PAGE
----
In 1947, with a donation from the Lord Mayor of London's Air Raid Distress Fund, the Hong Kong Social Welfare Council set up a housing development subcommittee, which was to become the Hong Kong Housing Society, a charitable organisation dedicated to meeting the territory's housing needs.
But the society is no ordinary private club. Its members have always included prominent figures, including senior officials. It has also operated as a quasi-government department, getting land at discounted prices and low-interest loans from the Government for the construction of various types of housing, including rental units for low-income earners and flats for sale to the so-called sandwich class.
After half a century of providing homes for the needy of Hong Kong, it appears that the society has acquired too much of a taste for the property industry. Apparently concerned that it has outlived its mission, it wants to re-invent itself as a developer on the mainland. The idea is to provide housing for Hong Kong citizens who go across the border to retire, or as commuters. Chairman Chung Shui-ming claims the society is already a developer of sorts, and hopes to team up with private developers in Guangdong to get the experience it lacks.
As a private body whose members can rewrite its constitution and mission at will, the society can do anything it wants. There is only one hitch: it appears it may have to amend its incorporation ordinance to be able to operate outside of Hong Kong, and a smooth passage is not yet a foregone conclusion.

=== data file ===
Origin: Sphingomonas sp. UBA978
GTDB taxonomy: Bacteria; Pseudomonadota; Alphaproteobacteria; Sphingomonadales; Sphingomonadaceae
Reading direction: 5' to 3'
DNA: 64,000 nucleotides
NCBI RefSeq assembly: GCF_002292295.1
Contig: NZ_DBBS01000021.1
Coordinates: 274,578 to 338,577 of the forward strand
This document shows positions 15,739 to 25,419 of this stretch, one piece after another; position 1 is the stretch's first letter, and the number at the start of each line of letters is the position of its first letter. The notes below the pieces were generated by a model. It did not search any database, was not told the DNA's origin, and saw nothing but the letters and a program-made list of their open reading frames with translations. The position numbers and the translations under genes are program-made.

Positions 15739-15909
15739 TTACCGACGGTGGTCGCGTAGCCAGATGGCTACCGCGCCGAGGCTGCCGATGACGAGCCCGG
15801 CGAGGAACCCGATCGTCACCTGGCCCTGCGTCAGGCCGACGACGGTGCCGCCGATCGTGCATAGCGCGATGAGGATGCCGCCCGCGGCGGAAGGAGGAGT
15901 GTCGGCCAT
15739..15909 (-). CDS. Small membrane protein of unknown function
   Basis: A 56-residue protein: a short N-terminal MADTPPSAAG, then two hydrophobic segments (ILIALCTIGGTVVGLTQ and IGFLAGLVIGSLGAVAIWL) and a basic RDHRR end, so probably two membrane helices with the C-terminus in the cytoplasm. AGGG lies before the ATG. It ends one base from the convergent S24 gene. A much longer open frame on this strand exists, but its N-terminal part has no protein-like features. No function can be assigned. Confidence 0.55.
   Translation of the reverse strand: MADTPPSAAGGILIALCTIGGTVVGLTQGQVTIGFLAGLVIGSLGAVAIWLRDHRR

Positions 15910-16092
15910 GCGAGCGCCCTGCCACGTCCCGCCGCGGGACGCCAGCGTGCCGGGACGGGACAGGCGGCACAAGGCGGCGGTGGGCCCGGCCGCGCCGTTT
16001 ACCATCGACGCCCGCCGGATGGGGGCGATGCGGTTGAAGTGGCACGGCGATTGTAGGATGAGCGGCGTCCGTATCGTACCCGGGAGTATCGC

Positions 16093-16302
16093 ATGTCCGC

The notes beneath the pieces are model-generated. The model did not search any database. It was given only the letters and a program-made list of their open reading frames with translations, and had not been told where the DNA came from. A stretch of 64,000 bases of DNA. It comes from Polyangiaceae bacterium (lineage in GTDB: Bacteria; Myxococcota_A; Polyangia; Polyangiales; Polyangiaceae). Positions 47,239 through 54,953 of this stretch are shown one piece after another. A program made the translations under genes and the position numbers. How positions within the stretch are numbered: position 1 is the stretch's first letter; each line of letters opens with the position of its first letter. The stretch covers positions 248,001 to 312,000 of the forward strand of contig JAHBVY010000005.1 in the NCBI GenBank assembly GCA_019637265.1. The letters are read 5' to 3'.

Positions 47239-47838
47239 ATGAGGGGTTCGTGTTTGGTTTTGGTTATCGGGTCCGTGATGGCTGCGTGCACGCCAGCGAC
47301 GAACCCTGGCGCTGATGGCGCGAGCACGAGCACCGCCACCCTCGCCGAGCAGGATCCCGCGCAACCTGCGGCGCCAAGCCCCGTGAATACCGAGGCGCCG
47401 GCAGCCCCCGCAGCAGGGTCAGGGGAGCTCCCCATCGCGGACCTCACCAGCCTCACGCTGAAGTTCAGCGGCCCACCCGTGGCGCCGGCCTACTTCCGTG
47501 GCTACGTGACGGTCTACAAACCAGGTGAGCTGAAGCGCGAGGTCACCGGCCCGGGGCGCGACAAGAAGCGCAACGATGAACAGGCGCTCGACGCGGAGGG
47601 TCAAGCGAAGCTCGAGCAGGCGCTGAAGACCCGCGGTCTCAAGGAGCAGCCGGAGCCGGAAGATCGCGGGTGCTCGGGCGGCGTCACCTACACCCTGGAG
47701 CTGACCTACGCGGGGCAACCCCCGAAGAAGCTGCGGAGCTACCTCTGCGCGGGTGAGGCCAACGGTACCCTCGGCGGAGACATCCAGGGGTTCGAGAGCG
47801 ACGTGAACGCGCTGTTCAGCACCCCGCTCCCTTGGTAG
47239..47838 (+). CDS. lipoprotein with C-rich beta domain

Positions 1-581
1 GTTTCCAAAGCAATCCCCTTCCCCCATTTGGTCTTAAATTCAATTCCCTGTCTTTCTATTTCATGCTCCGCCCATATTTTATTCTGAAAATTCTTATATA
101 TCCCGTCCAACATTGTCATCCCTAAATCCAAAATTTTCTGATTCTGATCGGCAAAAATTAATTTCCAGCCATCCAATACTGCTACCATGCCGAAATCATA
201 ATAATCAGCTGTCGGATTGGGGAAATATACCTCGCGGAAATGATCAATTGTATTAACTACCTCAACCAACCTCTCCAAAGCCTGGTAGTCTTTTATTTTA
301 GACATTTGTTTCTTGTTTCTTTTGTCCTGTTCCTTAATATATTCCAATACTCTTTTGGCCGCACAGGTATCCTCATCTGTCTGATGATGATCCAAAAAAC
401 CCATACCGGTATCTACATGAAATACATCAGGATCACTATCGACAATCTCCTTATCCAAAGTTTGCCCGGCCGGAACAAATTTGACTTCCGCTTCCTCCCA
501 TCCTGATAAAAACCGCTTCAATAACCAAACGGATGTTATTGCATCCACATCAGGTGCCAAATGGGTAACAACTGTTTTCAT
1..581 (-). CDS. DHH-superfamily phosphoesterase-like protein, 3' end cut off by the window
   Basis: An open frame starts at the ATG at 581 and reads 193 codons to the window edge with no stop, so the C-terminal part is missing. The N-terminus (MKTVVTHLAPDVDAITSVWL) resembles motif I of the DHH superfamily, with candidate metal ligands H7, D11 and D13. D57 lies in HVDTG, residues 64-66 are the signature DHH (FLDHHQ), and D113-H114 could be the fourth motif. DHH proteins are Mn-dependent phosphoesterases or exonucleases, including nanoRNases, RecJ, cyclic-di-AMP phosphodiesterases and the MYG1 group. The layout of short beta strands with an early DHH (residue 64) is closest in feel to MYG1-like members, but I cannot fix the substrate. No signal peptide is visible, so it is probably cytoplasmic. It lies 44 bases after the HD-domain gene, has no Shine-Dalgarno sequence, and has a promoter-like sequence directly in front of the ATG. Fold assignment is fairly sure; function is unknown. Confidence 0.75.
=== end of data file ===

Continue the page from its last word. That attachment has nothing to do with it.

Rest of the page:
Legislators asked to approve an amendment to extend the society's jurisdiction will be entitled to ask if the money it has accumulated over half a century has come from taxpayers, albeit indirectly, and whether it should be spent outside Hong Kong, when the territory still has housing needs. Street-sleepers are organising themselves into a pressure group to seek housing and more flats are needed for the elderly.
It is one thing to help Hong Kong people acquire decent shelter at home; helping them to buy a second home or encouraging them to reside across the border is another. It is also doubtful whether building retirement homes for SAR citizens there is a good idea, because the mainland's health and medical services remain unsatisfactory.
Though a private body, the society owes the public a better explanation as to why it seeks to broaden its current mission.